Monitor and debug an Azure Batch .NET application with Application Insights

Application Insights provides an elegant and powerful way for developers to monitor and debug applications deployed to Azure services. Use Application Insights to monitor performance counters and exceptions as well as instrument your code with custom metrics and tracing. Integrating Application Insights with your Azure Batch application allows you to gain deep insights into behaviors and investigate issues in near-real time.

This article shows how to add and configure the Application Insights library into your Azure Batch .NET solution and instrument your application code. It also shows ways to monitor your application via the Azure portal and build custom dashboards. For Application Insights support in other languages, see the languages, platforms, and integrations documentation.

A sample C# solution with code to accompany this article is available on GitHub. This example adds Application Insights instrumentation code to the TopNWords example. If you're not familiar with that example, try building and running TopNWords first. Doing this will help you understand a basic Batch workflow of processing a set of input blobs in parallel on multiple compute nodes.


As an alternative, configure your Batch solution to display Application Insights data such as VM performance counters in Batch Explorer. Batch Explorer is a free, rich-featured, standalone client tool to help create, debug, and monitor Azure Batch applications. Download an installation package for Mac, Linux, or Windows. See the batch-insights repo for quick steps to enable Application Insights data in Batch Explorer.


Add Application Insights to your project

The Microsoft.ApplicationInsights.WindowsServer NuGet package and its dependencies are required for your project. Add or restore them to your application's project. To install the package, use the Install-Package command or NuGet Package Manager.

Install-Package Microsoft.ApplicationInsights.WindowsServer

Reference Application Insights from your .NET application by using the Microsoft.ApplicationInsights namespace.

Instrument your code

To instrument your code, your solution needs to create an Application Insights TelemetryClient. In the example, the TelemetryClient loads its configuration from the ApplicationInsights.config file. Be sure to update ApplicationInsights.config in the following projects with your Application Insights instrumentation key: Microsoft.Azure.Batch.Samples.TelemetryStartTask and TopNWordsSample.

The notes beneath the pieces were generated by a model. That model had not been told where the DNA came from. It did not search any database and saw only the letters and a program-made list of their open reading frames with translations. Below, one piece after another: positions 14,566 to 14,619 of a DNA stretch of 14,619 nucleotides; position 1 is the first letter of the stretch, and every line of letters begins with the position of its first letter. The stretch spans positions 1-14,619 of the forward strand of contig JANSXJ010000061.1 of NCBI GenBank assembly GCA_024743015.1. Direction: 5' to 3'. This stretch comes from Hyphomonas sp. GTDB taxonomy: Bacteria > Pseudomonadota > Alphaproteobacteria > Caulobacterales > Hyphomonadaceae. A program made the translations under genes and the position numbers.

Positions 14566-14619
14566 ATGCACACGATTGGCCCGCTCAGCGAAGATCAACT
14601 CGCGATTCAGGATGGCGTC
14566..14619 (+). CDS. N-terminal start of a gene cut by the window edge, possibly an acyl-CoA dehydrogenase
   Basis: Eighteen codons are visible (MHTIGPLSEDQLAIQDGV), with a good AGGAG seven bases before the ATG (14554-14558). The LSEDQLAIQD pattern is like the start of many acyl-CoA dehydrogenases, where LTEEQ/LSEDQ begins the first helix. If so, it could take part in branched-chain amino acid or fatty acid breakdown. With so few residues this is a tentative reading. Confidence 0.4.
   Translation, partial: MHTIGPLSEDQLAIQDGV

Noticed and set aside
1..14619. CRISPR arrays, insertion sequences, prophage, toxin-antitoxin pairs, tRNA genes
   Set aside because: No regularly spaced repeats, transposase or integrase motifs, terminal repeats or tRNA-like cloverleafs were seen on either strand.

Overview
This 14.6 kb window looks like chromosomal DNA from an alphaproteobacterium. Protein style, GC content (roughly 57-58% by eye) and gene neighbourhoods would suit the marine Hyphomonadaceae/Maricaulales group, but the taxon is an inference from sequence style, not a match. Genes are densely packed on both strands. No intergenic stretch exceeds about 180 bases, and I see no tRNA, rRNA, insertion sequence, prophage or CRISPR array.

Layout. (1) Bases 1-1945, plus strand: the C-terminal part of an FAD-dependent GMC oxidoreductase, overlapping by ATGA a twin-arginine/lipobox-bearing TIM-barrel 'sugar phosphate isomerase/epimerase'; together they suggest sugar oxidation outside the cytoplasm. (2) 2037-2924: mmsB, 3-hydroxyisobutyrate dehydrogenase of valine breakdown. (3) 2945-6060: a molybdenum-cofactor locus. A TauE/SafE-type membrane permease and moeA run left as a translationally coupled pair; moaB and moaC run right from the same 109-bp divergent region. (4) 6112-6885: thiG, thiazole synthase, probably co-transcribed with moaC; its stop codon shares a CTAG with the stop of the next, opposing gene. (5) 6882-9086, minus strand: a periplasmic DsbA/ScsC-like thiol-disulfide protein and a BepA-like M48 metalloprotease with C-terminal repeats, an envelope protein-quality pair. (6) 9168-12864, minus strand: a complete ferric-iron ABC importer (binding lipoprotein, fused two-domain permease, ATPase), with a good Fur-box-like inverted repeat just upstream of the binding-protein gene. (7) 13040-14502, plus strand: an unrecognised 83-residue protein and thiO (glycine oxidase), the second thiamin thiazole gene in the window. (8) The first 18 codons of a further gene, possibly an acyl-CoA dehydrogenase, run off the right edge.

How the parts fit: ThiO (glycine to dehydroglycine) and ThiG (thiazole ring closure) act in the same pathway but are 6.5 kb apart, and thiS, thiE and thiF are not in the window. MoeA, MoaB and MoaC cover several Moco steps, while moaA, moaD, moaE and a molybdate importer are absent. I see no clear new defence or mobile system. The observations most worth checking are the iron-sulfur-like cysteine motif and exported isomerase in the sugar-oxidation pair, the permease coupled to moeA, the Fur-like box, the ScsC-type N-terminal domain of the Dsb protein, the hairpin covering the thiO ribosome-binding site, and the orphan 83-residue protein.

Also add the instrumentation key in the file TopNWords.cs.

The example in TopNWords.cs uses the following instrumentation calls from the Application Insights API:

  • TrackMetric() - Tracks how long, on average, a compute node takes to download the required text file.
  • TrackTrace() - Adds debugging calls to your code.
  • TrackEvent() - Tracks interesting events to capture.

This example purposely leaves out exception handling. Instead, Application Insights automatically reports unhandled exceptions, which significantly improves the debugging experience.

The following snippet illustrates how to use these methods.

public void CountWords(string blobName, int numTopN, string storageAccountName, string storageAccountKey)
    // simulate exception for some set of tasks
    Random rand = new Random();
    if (rand.Next(0, 10) % 10 == 0)
        blobName += ".badUrl";

    // log the url we are downloading the file from
    insightsClient.TrackTrace(new TraceTelemetry(string.Format("Task {0}: Download file from: {1}", this.taskId, blobName), SeverityLevel.Verbose));

    // open the cloud blob that contains the book
    var storageCred = new StorageCredentials(storageAccountName, storageAccountKey);
    CloudBlockBlob blob = new CloudBlockBlob(new Uri(blobName), storageCred);
    using (Stream memoryStream = new MemoryStream())
        // calculate blob download time
        DateTime start = DateTime.Now;
        TimeSpan downloadTime = DateTime.Now.Subtract(start);

        // track how long the blob takes to download on this node
        // this will help debug timing issues or identify poorly performing nodes
        insightsClient.TrackMetric("Blob download in seconds", downloadTime.TotalSeconds, this.CommonProperties);

        memoryStream.Position = 0; //Reset the stream
        var sr = new StreamReader(memoryStream);
        var myStr = sr.ReadToEnd();
        string[] words = myStr.Split(' ');

        // log how many words were found in the text file
        insightsClient.TrackTrace(new TraceTelemetry(string.Format("Task {0}: Found {1} words", this.taskId, words.Length), SeverityLevel.Verbose));
        var topNWords =
                Where(word => word.Length > 0).